Shiraz is the center of Fars province. It is located in the southern part of the Zagros Mountains on an agricultural lowland at an elevation of 1,486 meters. Its climate has distinct seasons and is overall classed as a hot semi-arid climate.
Celebrated as the heartland of Persian culture for more than 2500 years, Shiraz has become synonymous with education, nightingales and poetry.
The cradle of royal civilization of the world and of Persian History, it holds splendor and the magnificent ruins of Persepolis and Pasargadae.
It is also home to splendid gardens, exquisite mosques and whispered echoes of ancient sophistication that reward those who linger longer than it takes to visit nearby Persepolis, the area’s major tourism drawcard
Mausoleum of Hafez (1324-1391), the greatest master of Persian lyric poetry and 14th century literary giant of West and Central Asia, born in Shiraz, lived here all his life, singing the words praised him in wonderful verses and was buried in a garden named after him Hafezieh, in the northeast of the city. The extraordinary popularity and widespread appeal of this great poet to all Persian-speaking peoples made his mausoleum a beloved, visited place by all. This mausoleum was also rebuilt in the early 1950s. A stone staircase leads to the mausoleum under a tiled dome resembling a dervish hat. The tombstone is beautifully engraved with two poems by Hafez or Ghazals. Visitors to the tomb can still, as they have for centuries, retrieve omens, or omens, by randomly drawing a page from a volume of Hafez, preserved for this purpose.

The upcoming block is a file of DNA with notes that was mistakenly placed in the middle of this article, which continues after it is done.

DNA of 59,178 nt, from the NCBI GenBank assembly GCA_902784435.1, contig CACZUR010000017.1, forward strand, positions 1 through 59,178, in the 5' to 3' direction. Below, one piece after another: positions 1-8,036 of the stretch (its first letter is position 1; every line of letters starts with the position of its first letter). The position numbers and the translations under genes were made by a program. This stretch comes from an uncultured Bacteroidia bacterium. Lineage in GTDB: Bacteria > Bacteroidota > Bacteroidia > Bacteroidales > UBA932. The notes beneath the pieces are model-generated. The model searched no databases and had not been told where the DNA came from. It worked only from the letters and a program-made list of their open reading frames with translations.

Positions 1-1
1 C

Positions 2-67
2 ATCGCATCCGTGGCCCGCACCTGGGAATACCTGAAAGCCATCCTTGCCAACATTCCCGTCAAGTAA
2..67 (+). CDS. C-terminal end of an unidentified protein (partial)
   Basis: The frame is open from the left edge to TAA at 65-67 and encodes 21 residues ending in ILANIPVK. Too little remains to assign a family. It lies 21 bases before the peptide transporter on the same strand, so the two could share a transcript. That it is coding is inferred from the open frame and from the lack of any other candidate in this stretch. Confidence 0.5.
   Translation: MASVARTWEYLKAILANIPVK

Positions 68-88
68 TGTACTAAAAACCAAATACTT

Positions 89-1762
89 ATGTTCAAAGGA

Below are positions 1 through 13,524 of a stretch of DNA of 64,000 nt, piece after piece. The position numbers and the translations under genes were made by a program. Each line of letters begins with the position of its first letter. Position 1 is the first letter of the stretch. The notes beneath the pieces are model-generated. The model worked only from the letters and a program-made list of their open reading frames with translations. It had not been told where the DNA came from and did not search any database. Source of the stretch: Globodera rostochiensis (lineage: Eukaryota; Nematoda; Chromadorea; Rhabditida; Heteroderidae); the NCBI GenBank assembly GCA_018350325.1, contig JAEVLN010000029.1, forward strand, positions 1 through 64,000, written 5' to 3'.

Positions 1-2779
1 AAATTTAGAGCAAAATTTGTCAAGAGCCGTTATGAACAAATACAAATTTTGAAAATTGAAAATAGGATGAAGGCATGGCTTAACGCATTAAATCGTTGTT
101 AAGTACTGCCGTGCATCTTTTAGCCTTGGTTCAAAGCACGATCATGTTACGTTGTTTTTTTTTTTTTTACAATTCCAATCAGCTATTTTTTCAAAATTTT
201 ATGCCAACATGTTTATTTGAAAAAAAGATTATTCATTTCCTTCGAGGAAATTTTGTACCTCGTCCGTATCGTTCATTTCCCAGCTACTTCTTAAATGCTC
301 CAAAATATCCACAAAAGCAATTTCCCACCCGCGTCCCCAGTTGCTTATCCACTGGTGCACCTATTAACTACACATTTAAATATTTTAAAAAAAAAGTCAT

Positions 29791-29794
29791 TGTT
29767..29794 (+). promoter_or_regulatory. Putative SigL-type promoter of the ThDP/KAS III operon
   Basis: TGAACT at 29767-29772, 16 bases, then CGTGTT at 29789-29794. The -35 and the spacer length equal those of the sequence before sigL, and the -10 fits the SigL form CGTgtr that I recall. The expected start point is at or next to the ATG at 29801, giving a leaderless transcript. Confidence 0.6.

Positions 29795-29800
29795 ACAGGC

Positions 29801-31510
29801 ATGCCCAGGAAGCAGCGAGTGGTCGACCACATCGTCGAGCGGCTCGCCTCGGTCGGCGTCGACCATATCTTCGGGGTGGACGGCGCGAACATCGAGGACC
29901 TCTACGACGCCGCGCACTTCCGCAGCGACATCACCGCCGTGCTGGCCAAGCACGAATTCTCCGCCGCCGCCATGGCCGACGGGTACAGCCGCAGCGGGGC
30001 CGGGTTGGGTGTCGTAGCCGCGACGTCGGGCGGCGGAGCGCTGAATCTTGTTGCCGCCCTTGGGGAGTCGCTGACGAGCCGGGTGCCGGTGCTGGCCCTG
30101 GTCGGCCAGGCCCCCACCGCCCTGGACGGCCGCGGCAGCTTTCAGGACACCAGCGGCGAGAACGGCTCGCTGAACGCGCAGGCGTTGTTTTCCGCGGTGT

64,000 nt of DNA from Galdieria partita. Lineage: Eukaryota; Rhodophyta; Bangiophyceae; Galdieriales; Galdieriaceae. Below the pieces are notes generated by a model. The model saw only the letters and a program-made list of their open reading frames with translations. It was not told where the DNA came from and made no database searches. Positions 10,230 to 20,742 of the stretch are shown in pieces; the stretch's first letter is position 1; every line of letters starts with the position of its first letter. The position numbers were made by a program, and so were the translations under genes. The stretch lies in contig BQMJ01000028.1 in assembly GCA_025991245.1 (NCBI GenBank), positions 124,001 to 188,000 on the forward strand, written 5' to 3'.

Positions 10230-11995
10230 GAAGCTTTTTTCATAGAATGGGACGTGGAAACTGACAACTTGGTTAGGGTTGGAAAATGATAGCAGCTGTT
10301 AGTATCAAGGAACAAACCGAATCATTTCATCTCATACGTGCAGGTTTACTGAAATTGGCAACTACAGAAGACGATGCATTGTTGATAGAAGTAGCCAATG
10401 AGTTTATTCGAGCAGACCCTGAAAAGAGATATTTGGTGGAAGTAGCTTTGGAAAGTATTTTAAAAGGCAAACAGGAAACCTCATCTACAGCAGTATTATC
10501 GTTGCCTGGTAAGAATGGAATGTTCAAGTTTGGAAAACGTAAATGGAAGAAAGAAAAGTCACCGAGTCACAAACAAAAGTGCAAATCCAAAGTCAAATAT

Saadi’s tomb is located northeast of Shiraz. Set in a pleasant garden, the current tomb was built in 1952 and replaces a much simpler earlier construction. Unlike Hafez, Saadi traveled extensively in Iraq and Syria, where he was even taken prisoner by the Crusaders. Upon his return to Shiraz, Saadi wrote his most famous works, Bustan (Orchard) and Golestan (Rose Garden), which were moral stories written in verse form or a combination of prose and poetry. Saadi will die in 1290 at the age of 101.
Persepolis (Old Persian: Pārśa, New Persian: Takhte Jamshid or Pārseh), literally “city of the Persians”, was the ceremonial capital of the Achaemenid Empire (c. AD). Persepolis is located 70 km northeast of the city of Shiraz in Fars Province of Iran. The earliest ruins of Persepolis date to around 515 BC. It illustrates the Achaemenid architectural style. UNESCO declared the Citadel of Persepolis a World Heritage Site in 1979.
Takhte Jamshid (Persepolis) The center of the great Persian Empire, the ceremonial capital of the Achaemenids and the locomotive of Achaemenid art, Persepolis (the capital of Persia in Greek) is a historical monument in Fars province, 60 km northeast of Shiraz. The Iranians call it Takhte Jamshid (The Throne of Jamshid), Jamshid was the first ruler of Iran, possibly mythical. This beautiful courtyard was the summer residence of the Achaemenid emperors and their official reception. It must have been a strange historical coincidence that Persepolis is never mentioned in foreign records, for it was here that representatives of all the diverse peoples of the empire gathered to present the pay homage and pay tribute to the king of kings, probably every spring. , at the time of the ancient Now Ruz festival. Although burned down and destroyed by Alexander in a gesture symbolizing the annihilation of Persian imperial power, it’s still impressive ruins allow for a fairly complete reconstruction of its original appearance.